The blaze, which started Wednesday about 10 miles north of Santa Cruz, was only about 5 percent contained, the California Department of Forestry and Fire Protection said.

'It's like a fireworks explosion'
The fire sent huge plumes of smoke across Monterey Bay. It damaged two small structures and was threatening more than 1,000 homes and buildings. There have been no reports of injuries. The cause is under investigation.

Video: Fires leave thousands homeless The steep, rugged terrain and dense vegetation has made it difficult to contain the blaze, so firefighters are focused on keeping flames away from homes, said Jim Stunkel, a battalion chief from San Jose.

"As the brush ignites, it's like a fireworks explosion, and the sparks rain down where the ranch houses are," he said.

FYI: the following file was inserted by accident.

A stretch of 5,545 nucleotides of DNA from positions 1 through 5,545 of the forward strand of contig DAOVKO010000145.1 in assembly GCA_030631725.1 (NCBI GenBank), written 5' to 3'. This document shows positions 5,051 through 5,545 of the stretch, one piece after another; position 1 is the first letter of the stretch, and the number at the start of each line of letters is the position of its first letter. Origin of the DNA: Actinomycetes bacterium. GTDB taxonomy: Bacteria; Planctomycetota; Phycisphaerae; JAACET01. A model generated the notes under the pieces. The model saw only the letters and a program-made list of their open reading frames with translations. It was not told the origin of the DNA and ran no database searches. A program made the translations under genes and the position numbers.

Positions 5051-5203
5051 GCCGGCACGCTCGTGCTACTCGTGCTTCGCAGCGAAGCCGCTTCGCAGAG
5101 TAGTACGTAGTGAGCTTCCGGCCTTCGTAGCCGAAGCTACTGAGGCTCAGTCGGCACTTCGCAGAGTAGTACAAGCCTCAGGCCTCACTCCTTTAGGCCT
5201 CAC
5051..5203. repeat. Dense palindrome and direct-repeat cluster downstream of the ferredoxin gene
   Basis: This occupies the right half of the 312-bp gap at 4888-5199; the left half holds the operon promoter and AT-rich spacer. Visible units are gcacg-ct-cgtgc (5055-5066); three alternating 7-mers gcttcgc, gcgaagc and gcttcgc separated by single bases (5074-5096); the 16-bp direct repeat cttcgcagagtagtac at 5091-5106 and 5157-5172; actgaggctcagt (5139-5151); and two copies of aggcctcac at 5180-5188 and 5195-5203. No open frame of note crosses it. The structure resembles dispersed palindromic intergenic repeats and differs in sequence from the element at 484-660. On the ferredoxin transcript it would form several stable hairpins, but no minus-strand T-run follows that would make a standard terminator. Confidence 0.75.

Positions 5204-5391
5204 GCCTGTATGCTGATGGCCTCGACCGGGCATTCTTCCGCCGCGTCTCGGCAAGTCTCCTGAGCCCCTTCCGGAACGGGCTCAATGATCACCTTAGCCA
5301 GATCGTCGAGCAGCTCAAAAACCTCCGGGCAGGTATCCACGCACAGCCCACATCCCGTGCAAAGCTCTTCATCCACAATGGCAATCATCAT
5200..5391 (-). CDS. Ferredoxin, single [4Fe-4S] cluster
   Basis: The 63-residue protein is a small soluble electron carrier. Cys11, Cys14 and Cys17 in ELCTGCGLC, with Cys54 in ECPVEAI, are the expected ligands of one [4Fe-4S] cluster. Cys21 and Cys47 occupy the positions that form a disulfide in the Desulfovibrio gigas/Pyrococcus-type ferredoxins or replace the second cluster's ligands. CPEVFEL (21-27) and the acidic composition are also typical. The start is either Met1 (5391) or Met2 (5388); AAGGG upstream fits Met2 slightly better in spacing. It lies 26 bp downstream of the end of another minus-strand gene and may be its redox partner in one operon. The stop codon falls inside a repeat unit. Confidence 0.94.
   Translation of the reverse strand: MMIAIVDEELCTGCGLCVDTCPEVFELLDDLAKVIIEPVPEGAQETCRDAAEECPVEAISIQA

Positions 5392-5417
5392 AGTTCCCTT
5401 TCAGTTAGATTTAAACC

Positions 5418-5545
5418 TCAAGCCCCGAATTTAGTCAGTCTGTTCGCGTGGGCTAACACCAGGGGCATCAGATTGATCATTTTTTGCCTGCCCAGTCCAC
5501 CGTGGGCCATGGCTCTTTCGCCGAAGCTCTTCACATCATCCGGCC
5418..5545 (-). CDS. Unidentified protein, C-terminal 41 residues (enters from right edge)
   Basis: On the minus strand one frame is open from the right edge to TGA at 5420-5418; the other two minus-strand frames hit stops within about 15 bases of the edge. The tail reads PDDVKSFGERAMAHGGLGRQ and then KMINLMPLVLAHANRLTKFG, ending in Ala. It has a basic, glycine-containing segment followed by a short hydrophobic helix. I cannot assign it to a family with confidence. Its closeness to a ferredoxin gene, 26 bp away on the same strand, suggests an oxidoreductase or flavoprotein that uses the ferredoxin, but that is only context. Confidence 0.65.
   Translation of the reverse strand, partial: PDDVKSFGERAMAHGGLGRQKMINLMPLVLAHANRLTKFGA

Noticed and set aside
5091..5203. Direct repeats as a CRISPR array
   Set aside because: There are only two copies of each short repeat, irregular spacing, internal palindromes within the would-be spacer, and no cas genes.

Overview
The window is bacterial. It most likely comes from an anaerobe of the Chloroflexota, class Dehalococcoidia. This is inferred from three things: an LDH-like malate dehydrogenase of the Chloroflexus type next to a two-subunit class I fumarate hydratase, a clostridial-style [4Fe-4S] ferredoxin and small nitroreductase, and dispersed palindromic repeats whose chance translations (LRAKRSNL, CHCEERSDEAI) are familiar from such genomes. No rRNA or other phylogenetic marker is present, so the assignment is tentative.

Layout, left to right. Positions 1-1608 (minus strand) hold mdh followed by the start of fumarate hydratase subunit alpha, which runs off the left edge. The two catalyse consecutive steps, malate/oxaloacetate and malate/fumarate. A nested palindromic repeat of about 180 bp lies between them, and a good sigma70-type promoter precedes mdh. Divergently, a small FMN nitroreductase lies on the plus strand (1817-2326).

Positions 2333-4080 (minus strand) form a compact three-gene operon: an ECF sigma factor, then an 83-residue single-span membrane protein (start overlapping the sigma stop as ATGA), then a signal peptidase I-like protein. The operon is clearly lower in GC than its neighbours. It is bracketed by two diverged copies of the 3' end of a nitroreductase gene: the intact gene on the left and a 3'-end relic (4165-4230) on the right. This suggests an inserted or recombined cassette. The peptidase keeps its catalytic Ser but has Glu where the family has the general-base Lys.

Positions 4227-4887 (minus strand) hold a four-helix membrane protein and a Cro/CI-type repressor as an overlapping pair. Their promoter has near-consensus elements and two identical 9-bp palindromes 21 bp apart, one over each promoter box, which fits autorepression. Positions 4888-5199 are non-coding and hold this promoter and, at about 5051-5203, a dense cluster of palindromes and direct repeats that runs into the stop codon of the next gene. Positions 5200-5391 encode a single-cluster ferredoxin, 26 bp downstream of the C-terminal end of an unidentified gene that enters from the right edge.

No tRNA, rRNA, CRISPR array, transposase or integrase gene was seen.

The fire was moving toward Bonny Doon and more populated areas around Highway 9. As winds picked up Friday afternoon, officials worried the gusts could ignite more fires and force more evacuations.

"The winds are going in so many different directions at the same time ... We can't build a line big enough," said Rick Hutchinson, a CalFire incident commander. "Unfortunately, if it does advance far enough to the southeast, it could ultimately lead to an evacuation of the Highway 9 area."

At the Santa Cruz County Fairgrounds in Watsonville, animal care workers were assisting more than 100 animals rescued from the fire zone, including goats, pigs, chickens, ducks, alpacas, llamas and horses.

Hannah Good, a veterinarian who lives in Bonny Doon with her partner and two children, said workers had helped her evacuate her birds, cats, donkey, pony and dog.

"It was quite a scramble getting the animals and our family out of there," Good said. "Once I smelled the smoke, I knew we had problems."

More fires south and north
Farther down the coast, more than 1,800 firefighters were battling a wildfire around the Los Padres National Forest that had grown to nearly 105 square miles by Friday morning.